Charles, 48, was born and raised in Baltimore City by his mother and father. His family was not wealthy but they had everything that they needed. His parents sought to raise him with discipline. According to Charles, his mom “spoke it” and his dad “screamed it.”
When he was 13, Charles began smoking cigarettes, which transitioned to marijuana throughout high school. He attended Pikesville High School, where affluent students drove fancy cars and sported new diamonds. In an attempt to fit in, Charles began selling weed. “If you wanted to smoke it, I could get it. I was an “entrepreneur” with a substantial amount of money and this service helped me fit in.” During his time at Pikesville, Charles was arrested a few times and placed on probation for selling.
Charles maintained good grades and upon earning his high school diploma, his father begged him to go to college. “My dad offered to buy me any car that I wanted if I went to college. I regret to this day not following through with his offer.”
After high school his drug use unfortunately progressed. “I enjoyed the limelight, respect, girls, clothes, and cars that came with dealing drugs. It became my new addiction.” Charles was good at selling drugs, and he worked with successful dealers to learn how to do it even better. “It was my downfall, learning how to do what I was doing.” For the next 28 years, Charles used and sold drugs.
“I knew that I had a problem. In 2010 I came to the Helping Up Mission for six months, and in 2017 for seven. In May of 2018 I was at the end of my rope.” Two days before stepping through HUM’s doors Charles came face to face with God.
“I overdosed for the first and last time. In the ambulance the paramedic told me that I was dead. They hit me with two cans of narcan and were waiting for more to arrive. I saw God in the darkness of the overdose and heard the words ‘jails, institutions, or death.’ I had finally been through all three and heard God ask, ‘what more do I need to show you?’ I surrendered immediately in the ambulance.”
Charles began meditating on God first, for everything. “He has the last word. I live through His way, so that I am a servant and will be a witness to God’s good work.
Today, Charles is a Graduate Intern in client services. “I enjoy helping the guys see God plant a seed in them when they first get here, and watching that seed grow. Learning about themselves. I help them get the care that they deserve. If I can’t, I’ll find them somebody who can. We talk about anger, frustrations, stress, and where relapse comes from. I used to point the finger and let the darkness lead me astray. Today, I see the light. I also tell them that recovery literature and spirituality need to be balanced, and once they do that they will receive God’s path. When I sold drugs I provided a different type of service, today I serve God. At my first chapel upon entering HUM, CEO Bob Gehman talked about the staff at the mission being ‘All In.’ This really struck me and to this day, they are words that I live by. In my recovery I am ‘All In.’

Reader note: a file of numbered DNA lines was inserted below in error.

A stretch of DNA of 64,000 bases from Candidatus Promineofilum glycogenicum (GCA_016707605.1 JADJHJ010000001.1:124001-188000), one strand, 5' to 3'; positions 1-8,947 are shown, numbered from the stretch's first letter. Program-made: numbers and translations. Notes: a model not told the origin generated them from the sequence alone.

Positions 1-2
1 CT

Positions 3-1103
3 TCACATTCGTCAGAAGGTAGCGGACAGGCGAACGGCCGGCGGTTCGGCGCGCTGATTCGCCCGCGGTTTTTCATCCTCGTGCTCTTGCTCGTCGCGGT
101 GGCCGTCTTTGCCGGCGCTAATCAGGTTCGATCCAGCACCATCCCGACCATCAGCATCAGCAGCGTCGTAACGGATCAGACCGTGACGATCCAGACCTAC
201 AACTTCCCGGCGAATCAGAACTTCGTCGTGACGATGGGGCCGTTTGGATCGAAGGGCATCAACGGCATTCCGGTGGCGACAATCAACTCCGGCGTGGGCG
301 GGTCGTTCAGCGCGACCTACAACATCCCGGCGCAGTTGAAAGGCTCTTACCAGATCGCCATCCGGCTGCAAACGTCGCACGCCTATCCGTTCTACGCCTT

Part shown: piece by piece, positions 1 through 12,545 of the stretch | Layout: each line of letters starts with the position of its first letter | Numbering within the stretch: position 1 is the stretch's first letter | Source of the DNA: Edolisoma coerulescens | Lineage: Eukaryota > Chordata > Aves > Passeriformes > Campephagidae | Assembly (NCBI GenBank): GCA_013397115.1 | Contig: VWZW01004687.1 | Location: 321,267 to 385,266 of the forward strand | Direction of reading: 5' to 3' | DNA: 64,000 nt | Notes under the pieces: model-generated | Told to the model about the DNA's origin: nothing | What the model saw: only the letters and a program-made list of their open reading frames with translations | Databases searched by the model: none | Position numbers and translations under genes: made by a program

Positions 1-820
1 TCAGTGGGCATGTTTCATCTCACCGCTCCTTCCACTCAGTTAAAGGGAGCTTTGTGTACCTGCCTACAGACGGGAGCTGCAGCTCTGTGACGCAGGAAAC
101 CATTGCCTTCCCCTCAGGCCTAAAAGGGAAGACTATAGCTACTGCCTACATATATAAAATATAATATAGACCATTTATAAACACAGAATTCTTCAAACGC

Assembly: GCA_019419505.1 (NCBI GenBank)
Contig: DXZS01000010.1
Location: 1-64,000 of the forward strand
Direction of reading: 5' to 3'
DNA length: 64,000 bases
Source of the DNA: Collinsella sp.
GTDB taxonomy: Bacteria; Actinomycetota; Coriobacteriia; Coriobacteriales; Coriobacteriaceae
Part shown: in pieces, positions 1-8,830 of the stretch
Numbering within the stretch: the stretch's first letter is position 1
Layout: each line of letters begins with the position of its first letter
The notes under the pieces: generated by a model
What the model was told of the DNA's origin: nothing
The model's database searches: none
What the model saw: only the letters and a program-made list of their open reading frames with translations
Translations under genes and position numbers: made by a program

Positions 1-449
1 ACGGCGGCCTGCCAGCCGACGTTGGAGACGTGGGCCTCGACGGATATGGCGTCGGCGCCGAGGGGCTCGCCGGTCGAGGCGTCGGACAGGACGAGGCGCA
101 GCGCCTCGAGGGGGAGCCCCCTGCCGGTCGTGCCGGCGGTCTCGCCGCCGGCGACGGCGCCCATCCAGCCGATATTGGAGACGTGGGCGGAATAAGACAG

Charles plans on attending Community College of Baltimore County in the Fall to pursue a degree in Human Services and Mental Health Therapy. “While signing up for college, I was looking to get a degree in Information Technology. I sat down at the registrar’s desk and she said that wasn’t the degree that I had signed up for…I was puzzled. She proceeded to show me my new student ID and then she read off my info from the computer and it said Human Services. I looked at my friend and laughed. If this was God’s will for me, I had to accept it as part of His plan. To this day, I still do not know who signed me up for this degree!”
Charles would like to thank you for caring and having the heart to serve “all of the lost souls at HUM. Thank you for keeping the lights on and the air conditioner going. The bible talks about living with the Holy Spirit in the fifth chapter of Galatians: “But the fruit of the Spirit is love, joy, peace, patience, kindness, goodness, faithfulness, gentleness, and self-control.” Thank you for embodying these principles in your heart to serve. “Donating your time is love, when you come and meet us where we are at. Thank you for bringing your own light to Helping Up Mission.”